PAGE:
Peer-to-Peer Lending Explained


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Peer-to-peer lending is a method of financing without going through a bank. Peer-to-peer lending goes by several different names, including social lending, person-to-person lending, P2P lending—but they all essentially mean the same thing: An individual or group of individuals lends money to another individual. The purpose of the loan could be anything, including college tuition, paying off high-interest credit cards or other loans—any purpose for which a traditional loan is sought out. The loan amounts vary from $1,000 up to $35,000 or more.

The benefit of this model for borrowers is a much lower interest rate—often less than ten percent. For investors, the benefit comes from the ability to base the investment on the information provided, choosing an amount with which he or she feels comfortable. Details on the benefits to borrower and investor are discussed later in this article.

Peer-to-Peer versus Microfinance

Microfinance, while similar to Peer-to-peer lending in concept, is not the same in practice. Microfinance has been around since the mid-1800s, with a focus on helping poor individuals build an independent source of revenue. While this concept is more commonly associated with developing countries, a number of organizations in the United States provide microfinance services. Usually run by non-profit organizations, the loans are generally very small, totaling less than $1,000. In addition, there are a number of criteria that need to be met, including establishing low-income and/or minority status, which may be different from the average person seeking a peer-to-peer or traditional loan.

A Short History of Online Peer-to-Peer Lending

The concept behind P2P lending is not new. Individuals have loaned money or items to other individuals since the dawn of civilization. If you’ve ever visited the “Bank of Mom and Dad,” or loaned money to a friend or relative, you have the basic concept of what peer-to-peer lending is. The modern day concept involves the Internet, which has propelled the concept of P2P lending into a whole new age.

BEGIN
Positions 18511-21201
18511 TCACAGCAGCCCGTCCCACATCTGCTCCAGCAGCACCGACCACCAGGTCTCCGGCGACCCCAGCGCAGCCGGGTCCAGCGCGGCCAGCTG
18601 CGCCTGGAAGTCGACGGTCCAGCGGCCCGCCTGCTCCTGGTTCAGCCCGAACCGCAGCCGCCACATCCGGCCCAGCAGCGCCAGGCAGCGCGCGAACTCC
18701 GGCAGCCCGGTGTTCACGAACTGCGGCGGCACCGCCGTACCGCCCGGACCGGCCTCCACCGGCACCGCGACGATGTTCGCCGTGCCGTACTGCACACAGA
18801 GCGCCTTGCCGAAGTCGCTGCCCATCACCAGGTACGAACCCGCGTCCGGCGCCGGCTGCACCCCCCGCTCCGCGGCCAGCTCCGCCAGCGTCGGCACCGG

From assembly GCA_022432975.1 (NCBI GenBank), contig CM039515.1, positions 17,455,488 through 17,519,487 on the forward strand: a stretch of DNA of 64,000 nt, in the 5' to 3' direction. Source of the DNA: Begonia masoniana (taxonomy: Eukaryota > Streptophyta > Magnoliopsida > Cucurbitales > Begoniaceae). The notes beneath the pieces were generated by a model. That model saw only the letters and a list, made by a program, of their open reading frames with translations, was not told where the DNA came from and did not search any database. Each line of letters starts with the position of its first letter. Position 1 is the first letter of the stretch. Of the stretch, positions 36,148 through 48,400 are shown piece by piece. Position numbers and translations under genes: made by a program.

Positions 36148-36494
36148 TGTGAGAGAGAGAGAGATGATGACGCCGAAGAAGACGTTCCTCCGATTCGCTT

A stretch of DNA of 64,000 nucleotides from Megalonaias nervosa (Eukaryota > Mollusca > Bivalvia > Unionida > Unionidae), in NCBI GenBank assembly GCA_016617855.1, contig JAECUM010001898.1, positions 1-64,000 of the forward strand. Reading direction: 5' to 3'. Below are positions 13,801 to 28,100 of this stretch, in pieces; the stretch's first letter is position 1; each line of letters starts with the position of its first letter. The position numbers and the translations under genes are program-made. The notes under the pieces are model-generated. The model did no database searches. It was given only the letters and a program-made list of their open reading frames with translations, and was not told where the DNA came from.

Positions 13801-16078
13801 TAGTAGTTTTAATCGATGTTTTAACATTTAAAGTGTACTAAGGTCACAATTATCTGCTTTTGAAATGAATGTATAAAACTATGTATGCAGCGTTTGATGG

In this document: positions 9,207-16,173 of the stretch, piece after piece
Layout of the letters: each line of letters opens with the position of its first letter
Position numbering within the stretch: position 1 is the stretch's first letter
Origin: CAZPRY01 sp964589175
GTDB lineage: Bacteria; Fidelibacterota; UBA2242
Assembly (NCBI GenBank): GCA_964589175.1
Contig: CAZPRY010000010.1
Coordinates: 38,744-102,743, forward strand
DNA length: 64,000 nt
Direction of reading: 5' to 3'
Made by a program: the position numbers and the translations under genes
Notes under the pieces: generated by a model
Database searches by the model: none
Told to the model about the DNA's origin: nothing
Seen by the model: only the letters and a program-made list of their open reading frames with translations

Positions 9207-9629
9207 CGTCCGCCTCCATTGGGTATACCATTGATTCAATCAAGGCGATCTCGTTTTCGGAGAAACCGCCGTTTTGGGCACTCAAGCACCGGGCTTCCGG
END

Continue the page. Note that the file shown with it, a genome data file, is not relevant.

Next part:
In February 2005, the first online P2P lending institution was launched in the United Kingdom. The following year, the U.S.-based company, Prosper, opened its virtual doors to borrowers and investors. In May 2007, another company, Lending Club, joined the ranks. Each of these companies performs the same service, working as a facilitator in joining borrower and lender. Each company’s business model is based on bypassing traditional sources of borrowing money, such as banks, credit unions and finance companies.

In 2008, the Securities and Exchange Commission (SEC) approached Prosper and Lending Club with the demand that they register the loans they facilitated with the SEC as promissory notes. The companies were required to put a freeze on the infusion of new funding in order to restructure their operations to accommodate the SEC’s demands. After several months of restructuring, the companies have reemerged to operate as they previously had, but under the watchful eyes of the SEC. In addition to the registration of loans as notes, the SEC requires that all information about the companies’ finances is available to the public.

Since that time, a number of other players have entered the game, with each one required to have the same transparency. Lending Club and Prosper remain the leaders in this form of lending in the U.S.

A New Way to Borrow

Peer-to-peer lending remained popular, but the financial industry’s near-collapse in 2008 put P2P lending companies in the spotlight. Traditional banks found themselves in the hot seat for granting loans to high-risk borrowers, among a multitude of other things. The federal government bailed them out, but the crisis was in no way over. Even while the country was reeling from the damage the banking industry helped to bring about, the banks themselves could not be counted on to help the nation get back on its feet. As quickly as they recovered, the banks increased interest rates and fees where they could, and refused loans to all but those with the highest credit scores.

While this was happening, the country had already been struggling with record-high unemployment rates and the steady decline of home values. The aftermath of the bank bailout was the proverbial straw that broke the camel’s back, launching the country further into the worst recession in recent memory.